• For in-person interviews, consider visiting the space beforehand to get comfortable with the environment. This will be difficult if it’ll be in the company’s offices, but you can map your travel route to ensure you won’t be late or get lost.

Practice interview etiquette:

  • Make sure you can arrive earlier for the interview to avoid any unexpected delays.
  • Figure out what to wear. In researching the company, you should get an understanding of the dress code culture. If in doubt, rather dress more formal than casual. It may feel easy to dress informally for remote interviews, but you should make the same effort to present yourself professionally no matter the interview setting.
  • Practice active listening with a friend or colleague. Companies will already be assessing your listening and communication skills. Showing that you’re actively listening can mean recalling details mentioned earlier and adapting it to the conversation.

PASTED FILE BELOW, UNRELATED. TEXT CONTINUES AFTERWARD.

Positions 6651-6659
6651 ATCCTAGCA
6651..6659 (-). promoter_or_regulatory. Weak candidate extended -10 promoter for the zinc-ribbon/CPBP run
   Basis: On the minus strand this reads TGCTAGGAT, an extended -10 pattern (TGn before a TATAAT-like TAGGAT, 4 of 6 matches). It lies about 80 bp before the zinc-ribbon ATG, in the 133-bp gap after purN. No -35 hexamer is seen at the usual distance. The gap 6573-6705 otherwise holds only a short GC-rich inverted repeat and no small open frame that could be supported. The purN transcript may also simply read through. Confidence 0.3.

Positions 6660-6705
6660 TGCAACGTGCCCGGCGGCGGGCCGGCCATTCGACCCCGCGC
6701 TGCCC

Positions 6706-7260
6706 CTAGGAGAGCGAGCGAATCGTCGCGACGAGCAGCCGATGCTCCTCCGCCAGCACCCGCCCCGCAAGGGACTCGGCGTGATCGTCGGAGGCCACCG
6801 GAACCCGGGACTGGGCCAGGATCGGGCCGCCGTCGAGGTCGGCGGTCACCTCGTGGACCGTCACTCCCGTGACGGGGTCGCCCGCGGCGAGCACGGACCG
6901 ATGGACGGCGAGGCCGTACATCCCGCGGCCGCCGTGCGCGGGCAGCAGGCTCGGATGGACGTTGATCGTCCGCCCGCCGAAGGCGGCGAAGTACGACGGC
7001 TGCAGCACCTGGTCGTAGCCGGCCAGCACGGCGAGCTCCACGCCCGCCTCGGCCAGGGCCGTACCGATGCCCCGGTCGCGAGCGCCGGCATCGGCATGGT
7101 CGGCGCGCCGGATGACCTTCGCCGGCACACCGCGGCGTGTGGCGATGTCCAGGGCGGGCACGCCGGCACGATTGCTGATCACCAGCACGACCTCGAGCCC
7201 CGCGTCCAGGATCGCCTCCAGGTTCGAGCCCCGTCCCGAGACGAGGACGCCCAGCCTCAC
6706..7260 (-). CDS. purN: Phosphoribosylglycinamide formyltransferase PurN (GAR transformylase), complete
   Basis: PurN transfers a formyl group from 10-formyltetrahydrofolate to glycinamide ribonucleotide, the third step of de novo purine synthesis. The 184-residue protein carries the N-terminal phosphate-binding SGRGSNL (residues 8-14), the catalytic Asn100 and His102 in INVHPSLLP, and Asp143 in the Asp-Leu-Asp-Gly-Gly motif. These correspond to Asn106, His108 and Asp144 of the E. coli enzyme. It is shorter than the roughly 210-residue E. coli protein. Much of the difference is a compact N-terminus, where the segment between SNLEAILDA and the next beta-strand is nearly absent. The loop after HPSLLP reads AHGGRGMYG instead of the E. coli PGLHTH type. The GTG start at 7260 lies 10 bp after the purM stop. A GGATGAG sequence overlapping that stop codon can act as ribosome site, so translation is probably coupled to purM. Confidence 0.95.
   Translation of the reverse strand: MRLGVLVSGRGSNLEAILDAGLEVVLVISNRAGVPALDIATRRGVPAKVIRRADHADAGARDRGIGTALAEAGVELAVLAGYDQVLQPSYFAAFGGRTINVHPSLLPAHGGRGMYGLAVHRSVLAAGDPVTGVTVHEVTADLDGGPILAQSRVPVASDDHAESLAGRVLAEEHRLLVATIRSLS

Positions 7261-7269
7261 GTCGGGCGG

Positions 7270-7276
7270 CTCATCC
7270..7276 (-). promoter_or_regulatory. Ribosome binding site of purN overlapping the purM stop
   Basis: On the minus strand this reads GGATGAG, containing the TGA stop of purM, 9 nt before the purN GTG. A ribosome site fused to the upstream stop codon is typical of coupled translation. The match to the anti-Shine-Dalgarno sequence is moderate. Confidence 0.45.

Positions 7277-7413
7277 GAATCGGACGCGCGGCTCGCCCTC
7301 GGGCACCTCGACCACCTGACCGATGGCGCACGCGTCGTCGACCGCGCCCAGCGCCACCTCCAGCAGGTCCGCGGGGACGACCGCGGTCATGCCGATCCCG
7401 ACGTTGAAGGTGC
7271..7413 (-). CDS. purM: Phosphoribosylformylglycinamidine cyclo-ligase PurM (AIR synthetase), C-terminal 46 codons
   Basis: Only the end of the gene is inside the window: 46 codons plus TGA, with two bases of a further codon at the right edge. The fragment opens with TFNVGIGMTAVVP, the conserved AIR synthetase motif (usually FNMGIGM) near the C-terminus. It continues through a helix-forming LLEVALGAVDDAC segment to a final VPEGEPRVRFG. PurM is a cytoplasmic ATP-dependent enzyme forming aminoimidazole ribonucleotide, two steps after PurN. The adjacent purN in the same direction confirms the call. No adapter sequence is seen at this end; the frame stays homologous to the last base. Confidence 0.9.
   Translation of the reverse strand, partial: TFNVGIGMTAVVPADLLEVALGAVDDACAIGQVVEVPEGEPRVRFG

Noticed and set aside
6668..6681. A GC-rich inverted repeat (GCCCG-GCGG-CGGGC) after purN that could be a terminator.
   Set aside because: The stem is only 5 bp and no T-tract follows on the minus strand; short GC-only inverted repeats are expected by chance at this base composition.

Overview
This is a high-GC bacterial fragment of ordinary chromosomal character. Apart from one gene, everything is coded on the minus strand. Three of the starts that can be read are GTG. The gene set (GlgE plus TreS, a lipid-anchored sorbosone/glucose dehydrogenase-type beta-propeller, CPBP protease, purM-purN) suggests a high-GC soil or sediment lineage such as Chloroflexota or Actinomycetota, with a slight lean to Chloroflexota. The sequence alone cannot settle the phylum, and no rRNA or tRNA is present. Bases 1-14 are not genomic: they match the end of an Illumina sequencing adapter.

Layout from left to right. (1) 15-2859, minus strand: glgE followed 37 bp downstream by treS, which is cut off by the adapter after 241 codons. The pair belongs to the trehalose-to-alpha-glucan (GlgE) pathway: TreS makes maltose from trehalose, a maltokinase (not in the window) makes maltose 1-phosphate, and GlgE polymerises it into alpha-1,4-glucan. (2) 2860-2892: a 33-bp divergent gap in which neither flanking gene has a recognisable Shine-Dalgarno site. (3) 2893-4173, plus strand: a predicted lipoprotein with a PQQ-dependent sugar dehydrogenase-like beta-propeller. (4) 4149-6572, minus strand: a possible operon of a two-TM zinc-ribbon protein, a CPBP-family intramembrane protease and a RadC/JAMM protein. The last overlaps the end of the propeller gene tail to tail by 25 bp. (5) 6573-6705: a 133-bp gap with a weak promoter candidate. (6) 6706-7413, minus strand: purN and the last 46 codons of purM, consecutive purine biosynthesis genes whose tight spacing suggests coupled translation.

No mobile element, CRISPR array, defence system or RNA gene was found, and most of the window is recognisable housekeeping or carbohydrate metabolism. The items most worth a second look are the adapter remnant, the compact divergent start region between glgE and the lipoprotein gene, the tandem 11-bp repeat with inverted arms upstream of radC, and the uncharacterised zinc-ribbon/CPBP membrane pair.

• Understand how you can create a lasting, positive impression; remembering the interviewer’s name, sitting upright and not crossing your arms, making eye contact, and coming across as humble, friendly and not overly-confident.

Review your past experience:

  • Go through your CV and old projects to remind yourself of your previous experience.
  • Take down notes on any skills you’ve developed that will help you in this role.

How to engage in the interview

Don’t avoid any questions

If you’re unsure of your answer, don’t say “I don’t know.” Rather say:

  • “I’m not entirely sure of my answer right now. Can I get back to you by [give them a specific time]?” or
  • “I would need to think about this for a bit. Can I get back to you by [give them a specific time]?”

Ask lots of questions

Since you’ve done your research, you should have a sufficient list of questions to ask the interviewer specific to the company you’re interviewing with.